Thank you Mrs. Miller – Luv Sally age four ‘n’ haf
I was 68 this year and whilst I am both young and heart and a rock chick (Status rules okay) – I am also in the process of taking stock before I embark on the next couple of books I have in mind.
Anyway, at the same time I am heavily into social media – Facebook for my friends who are spread throughout the world in different time zones and LinkedIn for professional and work and Twitter – well that is a bit like Alice in Wonderland!
It was Twitter that got me to thinking about inspiration. There are many big hitters on there in the Leadership field – some of whom kindly follow me – somewhat out of curiosity I suspect – but there are many others who are selling courses and books on the art of leadership and they use their 140 characters to their full advantage #leadership #empowerment #10deadlysinsof etc, etc.
I have had the honour of interviewing some extraordinary people on radio and on camera. I have also attended conferences and seminars where leading speakers on world affairs, health and government have shared their vision and thoughts on these weighty subjects. However, when I was making a list of those that inspired and empowered me throughout my life, I was surprised at the people who actually stood out.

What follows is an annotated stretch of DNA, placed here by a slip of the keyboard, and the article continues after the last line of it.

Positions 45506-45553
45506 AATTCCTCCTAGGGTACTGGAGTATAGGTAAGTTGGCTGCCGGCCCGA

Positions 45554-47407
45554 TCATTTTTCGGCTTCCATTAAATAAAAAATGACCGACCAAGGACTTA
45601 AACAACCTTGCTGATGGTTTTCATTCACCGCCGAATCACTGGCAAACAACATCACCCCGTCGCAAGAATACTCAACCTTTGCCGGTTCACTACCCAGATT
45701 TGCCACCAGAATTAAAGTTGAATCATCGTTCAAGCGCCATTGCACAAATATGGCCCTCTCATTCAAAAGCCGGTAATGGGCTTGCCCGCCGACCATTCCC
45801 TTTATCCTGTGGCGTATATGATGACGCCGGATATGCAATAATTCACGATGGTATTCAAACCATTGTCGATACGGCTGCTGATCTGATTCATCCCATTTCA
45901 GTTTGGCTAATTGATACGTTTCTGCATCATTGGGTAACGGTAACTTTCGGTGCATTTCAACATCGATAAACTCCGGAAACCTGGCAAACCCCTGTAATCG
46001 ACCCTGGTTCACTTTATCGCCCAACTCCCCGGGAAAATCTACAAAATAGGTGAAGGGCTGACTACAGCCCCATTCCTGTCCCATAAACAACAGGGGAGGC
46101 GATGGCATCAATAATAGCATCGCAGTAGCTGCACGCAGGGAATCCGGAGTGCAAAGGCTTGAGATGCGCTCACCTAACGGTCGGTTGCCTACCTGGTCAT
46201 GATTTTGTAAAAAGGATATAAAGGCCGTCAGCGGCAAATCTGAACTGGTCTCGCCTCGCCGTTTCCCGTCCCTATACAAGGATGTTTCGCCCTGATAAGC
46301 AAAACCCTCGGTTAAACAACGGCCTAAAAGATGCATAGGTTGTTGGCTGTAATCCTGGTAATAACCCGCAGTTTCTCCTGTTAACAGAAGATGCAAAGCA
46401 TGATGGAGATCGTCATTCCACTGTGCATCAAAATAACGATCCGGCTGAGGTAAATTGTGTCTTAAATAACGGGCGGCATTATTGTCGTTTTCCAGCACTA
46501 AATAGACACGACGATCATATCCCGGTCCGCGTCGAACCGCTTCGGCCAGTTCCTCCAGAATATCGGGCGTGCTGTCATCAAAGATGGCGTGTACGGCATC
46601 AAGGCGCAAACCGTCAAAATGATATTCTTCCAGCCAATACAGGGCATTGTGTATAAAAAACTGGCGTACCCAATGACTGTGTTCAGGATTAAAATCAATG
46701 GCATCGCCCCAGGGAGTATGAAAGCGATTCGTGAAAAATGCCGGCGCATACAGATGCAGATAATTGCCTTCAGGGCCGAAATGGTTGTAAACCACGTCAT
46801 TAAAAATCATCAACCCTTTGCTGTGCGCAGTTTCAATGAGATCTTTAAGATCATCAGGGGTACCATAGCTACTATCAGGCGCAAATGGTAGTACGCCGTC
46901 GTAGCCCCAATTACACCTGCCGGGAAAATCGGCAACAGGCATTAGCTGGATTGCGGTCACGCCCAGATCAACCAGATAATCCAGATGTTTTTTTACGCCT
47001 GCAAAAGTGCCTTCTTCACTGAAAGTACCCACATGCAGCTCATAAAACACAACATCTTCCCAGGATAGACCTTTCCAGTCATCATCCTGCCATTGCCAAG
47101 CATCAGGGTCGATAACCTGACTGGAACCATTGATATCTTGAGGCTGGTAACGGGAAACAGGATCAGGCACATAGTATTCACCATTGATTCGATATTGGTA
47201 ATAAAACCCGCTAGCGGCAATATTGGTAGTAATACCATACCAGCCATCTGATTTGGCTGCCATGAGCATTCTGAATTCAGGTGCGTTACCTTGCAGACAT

They were not the powerful, famous leaders in their field, but men and women just doing their jobs.
Of course there are family and friends who have supported me and inspired me on a daily basis on and offline including my husband David has been a wonderful motivating force for over 40 years. But as a child I was certainly blessed by having my two older sisters, who being 10 and 11 years older than me – let me tag along and everything they did, I did too. Well within reason! But they taught me to be fearless and jump off diving boards,made me smocked dresses, swim in shark invested (well jelly fish) waters and told me bedtime stories. My sister Diana was still at home when I became a teenager and her presence made those years a lot of fun.
I have a short list of people that I would like to pay tribute to over the next few posts. People who were in my life for short periods of time but whose impact has lasted a lifetime.